Is Stainless Steel Brittle?

We are often asked the question “Is stainless steel brittle?”  Particularly when components are cast (and many of us have had experience of cast aluminium components breaking given the slightest amount of bending), some of us have a healthy fear of any significant amount of deformation:- "Will it bend or will it break?"

What we are setting out to do here is to give a basic understanding of how stainless steel tends to behave when subjected to mechanical abuse, to let you know its limitations and what you can expect of it compared to other metals.

Below you can see how we got on with testing the ductility of a cast stainless steel fairlead.  As you will see this cast 316 stainless steel fairlead is hollowed on the underside, which you might think would make it quite susceptible to fracture.  Take a look and see for yourself ..... 

Take a look for yourself in our "Test To Distruction Video"

Whether parts are made of aluminium, carbon steel (ie the stuff that rusts easily) or stainless steel there are stronger and less strong grades, and alongside their strength there are more brittle grades and less brittle grades.  For specialist applications it might well be that absolute strength is the key requirement.  With the highest strength often comes brittle failure though when a component is pushed to the limit, so it is often best to find a compromise between strength and ductility (ductile being the opposite of brittle).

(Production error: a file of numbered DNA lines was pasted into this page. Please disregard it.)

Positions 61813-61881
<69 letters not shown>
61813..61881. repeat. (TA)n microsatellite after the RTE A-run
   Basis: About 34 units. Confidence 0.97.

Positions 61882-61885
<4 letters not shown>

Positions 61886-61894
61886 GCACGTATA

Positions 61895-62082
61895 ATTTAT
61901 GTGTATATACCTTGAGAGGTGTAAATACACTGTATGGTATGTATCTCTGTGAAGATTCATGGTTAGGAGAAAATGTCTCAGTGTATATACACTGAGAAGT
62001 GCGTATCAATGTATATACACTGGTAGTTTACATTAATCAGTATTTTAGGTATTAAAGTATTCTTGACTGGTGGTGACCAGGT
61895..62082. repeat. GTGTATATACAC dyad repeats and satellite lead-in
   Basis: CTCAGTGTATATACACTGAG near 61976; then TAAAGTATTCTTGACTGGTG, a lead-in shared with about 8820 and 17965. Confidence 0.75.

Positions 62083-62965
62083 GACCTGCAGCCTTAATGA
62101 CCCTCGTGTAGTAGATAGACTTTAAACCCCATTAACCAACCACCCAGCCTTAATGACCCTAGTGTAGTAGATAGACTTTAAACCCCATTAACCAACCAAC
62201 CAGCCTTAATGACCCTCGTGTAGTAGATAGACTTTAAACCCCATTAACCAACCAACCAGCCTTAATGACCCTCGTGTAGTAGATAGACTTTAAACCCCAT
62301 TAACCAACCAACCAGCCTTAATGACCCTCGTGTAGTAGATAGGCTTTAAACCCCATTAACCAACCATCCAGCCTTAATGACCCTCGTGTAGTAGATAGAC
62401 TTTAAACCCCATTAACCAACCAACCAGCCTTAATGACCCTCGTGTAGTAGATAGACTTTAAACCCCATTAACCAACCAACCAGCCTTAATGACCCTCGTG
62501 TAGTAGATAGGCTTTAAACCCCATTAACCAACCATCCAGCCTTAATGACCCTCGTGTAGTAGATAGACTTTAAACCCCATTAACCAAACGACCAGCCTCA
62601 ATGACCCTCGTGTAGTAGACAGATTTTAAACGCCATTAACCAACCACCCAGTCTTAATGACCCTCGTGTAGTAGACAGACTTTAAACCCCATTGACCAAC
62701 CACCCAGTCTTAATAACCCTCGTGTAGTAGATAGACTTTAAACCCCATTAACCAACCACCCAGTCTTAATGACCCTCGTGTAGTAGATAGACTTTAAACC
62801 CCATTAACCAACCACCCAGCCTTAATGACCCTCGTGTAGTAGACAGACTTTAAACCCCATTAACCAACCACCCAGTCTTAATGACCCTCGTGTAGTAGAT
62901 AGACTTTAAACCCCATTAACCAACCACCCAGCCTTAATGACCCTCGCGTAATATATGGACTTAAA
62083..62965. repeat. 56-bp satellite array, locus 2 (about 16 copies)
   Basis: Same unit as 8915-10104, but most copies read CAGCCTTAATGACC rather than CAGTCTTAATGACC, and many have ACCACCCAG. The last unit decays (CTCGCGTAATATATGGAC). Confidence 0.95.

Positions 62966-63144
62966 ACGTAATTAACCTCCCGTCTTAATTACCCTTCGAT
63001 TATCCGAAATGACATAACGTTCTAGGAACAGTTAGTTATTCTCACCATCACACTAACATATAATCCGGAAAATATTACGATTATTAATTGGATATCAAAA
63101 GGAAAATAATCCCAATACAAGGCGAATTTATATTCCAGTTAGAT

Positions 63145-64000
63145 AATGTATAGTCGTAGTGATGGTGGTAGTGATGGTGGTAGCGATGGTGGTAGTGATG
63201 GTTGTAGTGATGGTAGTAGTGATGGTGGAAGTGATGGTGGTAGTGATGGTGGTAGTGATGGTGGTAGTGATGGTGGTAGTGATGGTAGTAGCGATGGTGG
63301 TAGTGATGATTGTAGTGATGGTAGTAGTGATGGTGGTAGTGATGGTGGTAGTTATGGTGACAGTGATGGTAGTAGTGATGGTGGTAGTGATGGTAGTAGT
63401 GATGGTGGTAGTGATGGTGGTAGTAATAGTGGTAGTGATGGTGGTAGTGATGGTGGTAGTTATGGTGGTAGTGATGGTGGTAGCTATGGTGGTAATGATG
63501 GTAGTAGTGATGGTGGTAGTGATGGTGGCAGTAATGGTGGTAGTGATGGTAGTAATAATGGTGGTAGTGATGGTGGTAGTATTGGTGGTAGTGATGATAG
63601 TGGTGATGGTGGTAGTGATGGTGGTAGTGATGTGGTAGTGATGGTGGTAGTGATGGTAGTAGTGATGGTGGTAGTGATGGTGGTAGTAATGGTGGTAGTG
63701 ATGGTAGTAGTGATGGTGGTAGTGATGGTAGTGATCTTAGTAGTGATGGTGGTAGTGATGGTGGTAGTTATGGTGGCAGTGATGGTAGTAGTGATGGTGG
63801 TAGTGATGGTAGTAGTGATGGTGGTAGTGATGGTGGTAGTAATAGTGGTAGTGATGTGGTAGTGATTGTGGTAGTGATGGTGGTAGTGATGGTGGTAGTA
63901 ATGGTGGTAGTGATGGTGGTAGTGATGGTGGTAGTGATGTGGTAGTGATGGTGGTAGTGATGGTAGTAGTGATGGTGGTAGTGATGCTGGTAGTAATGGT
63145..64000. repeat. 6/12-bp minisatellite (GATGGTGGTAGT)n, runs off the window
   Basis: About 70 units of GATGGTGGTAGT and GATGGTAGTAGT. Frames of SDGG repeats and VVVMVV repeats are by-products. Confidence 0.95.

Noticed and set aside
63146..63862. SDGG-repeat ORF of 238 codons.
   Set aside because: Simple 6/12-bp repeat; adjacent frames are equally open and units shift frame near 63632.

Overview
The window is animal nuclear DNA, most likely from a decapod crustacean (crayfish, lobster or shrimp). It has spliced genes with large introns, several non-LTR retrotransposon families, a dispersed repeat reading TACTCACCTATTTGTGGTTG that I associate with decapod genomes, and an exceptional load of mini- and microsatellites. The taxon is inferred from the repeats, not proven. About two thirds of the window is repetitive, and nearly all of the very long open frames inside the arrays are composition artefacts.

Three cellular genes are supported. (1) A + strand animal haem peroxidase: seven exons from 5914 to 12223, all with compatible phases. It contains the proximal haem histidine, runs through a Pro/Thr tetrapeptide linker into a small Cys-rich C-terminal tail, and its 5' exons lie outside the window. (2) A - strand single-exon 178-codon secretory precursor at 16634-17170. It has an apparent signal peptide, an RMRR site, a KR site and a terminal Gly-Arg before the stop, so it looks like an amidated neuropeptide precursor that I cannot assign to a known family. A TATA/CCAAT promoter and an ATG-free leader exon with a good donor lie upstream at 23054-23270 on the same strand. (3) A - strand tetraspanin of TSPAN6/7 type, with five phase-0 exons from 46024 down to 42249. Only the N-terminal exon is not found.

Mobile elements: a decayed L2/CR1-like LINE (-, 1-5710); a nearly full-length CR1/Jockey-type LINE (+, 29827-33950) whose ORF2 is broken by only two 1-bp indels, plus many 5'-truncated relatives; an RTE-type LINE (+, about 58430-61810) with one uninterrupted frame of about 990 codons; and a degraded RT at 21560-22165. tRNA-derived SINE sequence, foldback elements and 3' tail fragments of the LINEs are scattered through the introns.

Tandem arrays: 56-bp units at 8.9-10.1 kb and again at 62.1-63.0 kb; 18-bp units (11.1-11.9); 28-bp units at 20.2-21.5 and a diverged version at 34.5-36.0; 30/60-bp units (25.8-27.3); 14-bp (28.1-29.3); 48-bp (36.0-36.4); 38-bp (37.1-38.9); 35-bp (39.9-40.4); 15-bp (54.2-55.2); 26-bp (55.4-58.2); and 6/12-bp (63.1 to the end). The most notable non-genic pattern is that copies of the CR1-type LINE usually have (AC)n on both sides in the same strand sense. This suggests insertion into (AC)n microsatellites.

We recently had a case where one of our stainless steel anchors was damaged in transit, with one of the tips being bent over – see the photographs below. 

Is stainless steel brittle ?

Anchor with damaged tip

The customer happened to have a contact at a metal workshop who agreed to re-straighten the bent tip and re-polish the anchor to bring it back to looking good as new.  This kind of repair would not have been feasible if the stainless steel material were brittle.

If you would like to see more of how these stainless steel anchors look overall you can see further pictures and dimensional information by clicking here.